Arab News

Egyptians pay tribute to Saudi businessman Saleh Kamel

Egyptians have been paying tribute to Saudi businessman Saleh Kamel who died in Jeddah on Monday after suffering a heart attack. Members of the country’s business, political, religious, and entertainment communities joined in mourning the passing of the prominent figure. Kamel, who was the chairman and founder of the Dallah Al-Baraka Group established part of his economic empire in Egypt including Arab Radio and Television (ART), and Al-Baraka Bank. He also used the ART Institution to fund charity projects throughout Egypt. Kamel had always been a strong supporter of Egypt and in March 2015 headed a delegation of 100 businessmen and investors at a major conference in Sharm El-Sheikh aimed at boosting the Egyptian economy.

The legacy of Saudi tycoon Saleh Kamel

Saudi billionaire Saleh Kamel died on Monday and has been buried in Makkah, but his legacy is sure to endure. Even at the age of 79, despite suffering from age-related health issues, Kamel remained active and busy. After graduating, he worked at the Saudi Ministry of Finance. After 10 years with the ministry, Kamel moved to the private sector. He founded his flagship Dallah Al-Baraka Holding Company in 1969 in Riyadh. He expanded the Group's acitivity to include financial and banking services, health care, manufacturing, real estate, tourism, trading and more. Dallah Al-Baraka Group also has the honor of being chosen to clean and sterilize the Two Holy Mosques. Kamel was also a well-known investor in the media and satellite television production. He established Arab Radio and Television and formed a partnership with the Arab MBC channel. Dubbed "the father of contemporary Islamic finance", he received Malaysia’s Royal Award for Islamic Finance in November 2010. The tycoon’s wealth was estimated to be about $2.3 billion. Kamel aspired to creating jobs. He believed that all people should have dignity and that all lives are precious and deserve to be honored.

Gulf banks could see second wave of mergers after pandemic dust settles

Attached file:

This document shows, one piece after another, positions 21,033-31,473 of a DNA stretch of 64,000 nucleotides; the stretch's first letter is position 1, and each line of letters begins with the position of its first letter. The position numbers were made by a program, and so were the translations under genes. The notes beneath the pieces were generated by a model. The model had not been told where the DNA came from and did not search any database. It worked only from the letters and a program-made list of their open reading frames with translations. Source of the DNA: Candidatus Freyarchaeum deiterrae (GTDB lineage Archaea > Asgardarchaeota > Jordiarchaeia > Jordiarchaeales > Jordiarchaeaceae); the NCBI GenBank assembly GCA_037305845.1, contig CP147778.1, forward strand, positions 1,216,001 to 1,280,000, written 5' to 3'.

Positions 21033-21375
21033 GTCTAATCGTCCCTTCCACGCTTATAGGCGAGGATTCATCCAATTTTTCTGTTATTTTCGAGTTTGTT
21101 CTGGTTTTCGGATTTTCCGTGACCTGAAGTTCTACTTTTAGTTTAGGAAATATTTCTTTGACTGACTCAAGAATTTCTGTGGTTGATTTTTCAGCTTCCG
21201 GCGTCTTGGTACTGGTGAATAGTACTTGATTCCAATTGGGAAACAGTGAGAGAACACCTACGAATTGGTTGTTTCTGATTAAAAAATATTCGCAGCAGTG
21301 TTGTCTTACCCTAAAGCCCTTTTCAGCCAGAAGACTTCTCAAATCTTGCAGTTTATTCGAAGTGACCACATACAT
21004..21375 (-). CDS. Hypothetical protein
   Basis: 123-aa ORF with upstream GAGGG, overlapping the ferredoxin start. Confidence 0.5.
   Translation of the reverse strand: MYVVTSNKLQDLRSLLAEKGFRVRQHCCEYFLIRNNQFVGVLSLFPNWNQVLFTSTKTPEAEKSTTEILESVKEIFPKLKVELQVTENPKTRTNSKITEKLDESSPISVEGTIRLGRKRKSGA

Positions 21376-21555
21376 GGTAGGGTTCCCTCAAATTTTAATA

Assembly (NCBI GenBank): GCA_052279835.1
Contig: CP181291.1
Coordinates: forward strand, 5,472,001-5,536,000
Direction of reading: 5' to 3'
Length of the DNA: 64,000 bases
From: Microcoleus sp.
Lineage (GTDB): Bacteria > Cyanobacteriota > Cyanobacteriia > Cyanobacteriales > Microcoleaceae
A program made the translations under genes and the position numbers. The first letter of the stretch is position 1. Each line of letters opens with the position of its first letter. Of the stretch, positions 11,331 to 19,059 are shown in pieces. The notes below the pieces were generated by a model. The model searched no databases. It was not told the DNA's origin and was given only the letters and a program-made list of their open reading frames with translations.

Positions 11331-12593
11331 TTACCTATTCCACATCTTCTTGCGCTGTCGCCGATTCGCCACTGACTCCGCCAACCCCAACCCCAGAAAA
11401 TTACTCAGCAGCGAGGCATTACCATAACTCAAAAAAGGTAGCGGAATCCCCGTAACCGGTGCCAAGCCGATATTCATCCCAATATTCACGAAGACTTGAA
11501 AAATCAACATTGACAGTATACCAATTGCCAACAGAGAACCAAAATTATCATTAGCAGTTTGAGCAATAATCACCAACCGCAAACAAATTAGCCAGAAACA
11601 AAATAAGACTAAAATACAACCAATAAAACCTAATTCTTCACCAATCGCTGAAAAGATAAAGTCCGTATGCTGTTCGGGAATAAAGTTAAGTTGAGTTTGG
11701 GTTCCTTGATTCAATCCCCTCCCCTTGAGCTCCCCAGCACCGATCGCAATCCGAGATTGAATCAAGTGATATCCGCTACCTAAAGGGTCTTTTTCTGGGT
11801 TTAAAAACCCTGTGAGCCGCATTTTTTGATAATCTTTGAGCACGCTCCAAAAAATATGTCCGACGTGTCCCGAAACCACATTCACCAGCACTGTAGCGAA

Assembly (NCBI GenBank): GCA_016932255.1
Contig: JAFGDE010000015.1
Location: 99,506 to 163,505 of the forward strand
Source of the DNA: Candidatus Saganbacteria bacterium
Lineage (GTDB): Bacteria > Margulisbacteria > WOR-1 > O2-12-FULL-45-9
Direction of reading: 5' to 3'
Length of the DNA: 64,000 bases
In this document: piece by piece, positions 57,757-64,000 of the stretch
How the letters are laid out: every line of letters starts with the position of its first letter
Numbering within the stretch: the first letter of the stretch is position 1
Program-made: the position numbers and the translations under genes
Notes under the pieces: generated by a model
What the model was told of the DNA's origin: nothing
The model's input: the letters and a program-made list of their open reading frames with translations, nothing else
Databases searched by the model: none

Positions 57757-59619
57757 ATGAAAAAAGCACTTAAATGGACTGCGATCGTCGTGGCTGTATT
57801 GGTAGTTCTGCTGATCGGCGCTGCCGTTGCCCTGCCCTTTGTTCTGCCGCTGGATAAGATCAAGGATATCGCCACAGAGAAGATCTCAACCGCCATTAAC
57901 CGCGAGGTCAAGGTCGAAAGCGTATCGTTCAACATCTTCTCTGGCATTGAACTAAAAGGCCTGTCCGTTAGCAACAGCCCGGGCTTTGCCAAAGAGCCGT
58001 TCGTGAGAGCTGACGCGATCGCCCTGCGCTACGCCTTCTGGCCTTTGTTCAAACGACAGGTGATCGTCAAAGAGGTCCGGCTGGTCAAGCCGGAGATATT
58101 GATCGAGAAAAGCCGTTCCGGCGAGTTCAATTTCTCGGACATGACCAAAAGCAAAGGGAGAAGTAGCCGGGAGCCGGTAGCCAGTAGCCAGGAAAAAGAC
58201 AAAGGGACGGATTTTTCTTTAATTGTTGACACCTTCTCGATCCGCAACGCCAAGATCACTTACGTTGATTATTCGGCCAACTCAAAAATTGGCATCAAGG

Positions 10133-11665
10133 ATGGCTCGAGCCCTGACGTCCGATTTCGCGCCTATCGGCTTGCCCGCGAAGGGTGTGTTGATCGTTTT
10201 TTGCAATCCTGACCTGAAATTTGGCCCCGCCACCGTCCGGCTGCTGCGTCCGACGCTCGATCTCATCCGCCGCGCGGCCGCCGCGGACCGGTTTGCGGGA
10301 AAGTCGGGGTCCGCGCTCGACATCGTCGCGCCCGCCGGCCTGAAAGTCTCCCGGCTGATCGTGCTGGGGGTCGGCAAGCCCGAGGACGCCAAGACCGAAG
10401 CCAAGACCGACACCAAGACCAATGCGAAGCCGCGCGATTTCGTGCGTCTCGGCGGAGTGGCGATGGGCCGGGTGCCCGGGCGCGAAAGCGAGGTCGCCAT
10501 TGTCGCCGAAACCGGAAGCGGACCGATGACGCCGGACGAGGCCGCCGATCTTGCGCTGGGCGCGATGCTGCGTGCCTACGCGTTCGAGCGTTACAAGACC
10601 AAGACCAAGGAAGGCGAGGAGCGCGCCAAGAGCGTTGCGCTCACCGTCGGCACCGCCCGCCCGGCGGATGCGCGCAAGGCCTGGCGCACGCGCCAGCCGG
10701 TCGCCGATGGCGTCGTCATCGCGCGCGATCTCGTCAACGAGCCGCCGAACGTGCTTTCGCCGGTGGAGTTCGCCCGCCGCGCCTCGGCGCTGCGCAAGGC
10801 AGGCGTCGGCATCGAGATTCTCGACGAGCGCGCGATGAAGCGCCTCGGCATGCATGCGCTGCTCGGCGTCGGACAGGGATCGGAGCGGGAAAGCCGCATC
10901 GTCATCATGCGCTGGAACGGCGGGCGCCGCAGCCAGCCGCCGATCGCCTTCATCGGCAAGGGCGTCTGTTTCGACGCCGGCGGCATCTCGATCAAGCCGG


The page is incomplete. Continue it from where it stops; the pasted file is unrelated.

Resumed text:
The impact of the novel coronavirus on the global economy is growing and continues to shock the markets. S&P Global Ratings acknowledges a high degree of uncertainty about the rate of spread and peak of the COVID-19 outbreak. It comes as no surprise that the pandemic will halt the growth of GCC Islamic and conventional banks this year as they focus on preserving asset quality rather than business expansion. The delay of Expo 2020 for Dubai and potential cancelation of the pilgrimage season for Saudi Arabia, may result in a stronger impact on the regional economies. When the dust settles and the full effect of current conditions on banks’ financials is visible, there could be a second wave of mergers and acquisitions in the region.

Organization of Islamic Cooperation holds virtual symposium on COVID-19

The Organization of Islamic Cooperation (OIC) held a videoconference on the COVID-19 outbreak. The symposium reviewed Sharia provisions on isolating confirmed and suspected patients; social distancing; acts of worship, including congregational prayer, Friday prayer and Ramadan fasting during the lockdown; personal hygiene; and adherence to health directives issued by authorities. The symposium followed an extraordinary meeting of the OIC Steering Committee on Health on COVID-19 held a few days ago, which called on jurists and preachers to urge Muslims to follow the true teachings of Islam in terms of hygiene and adhering to the required preventive measures.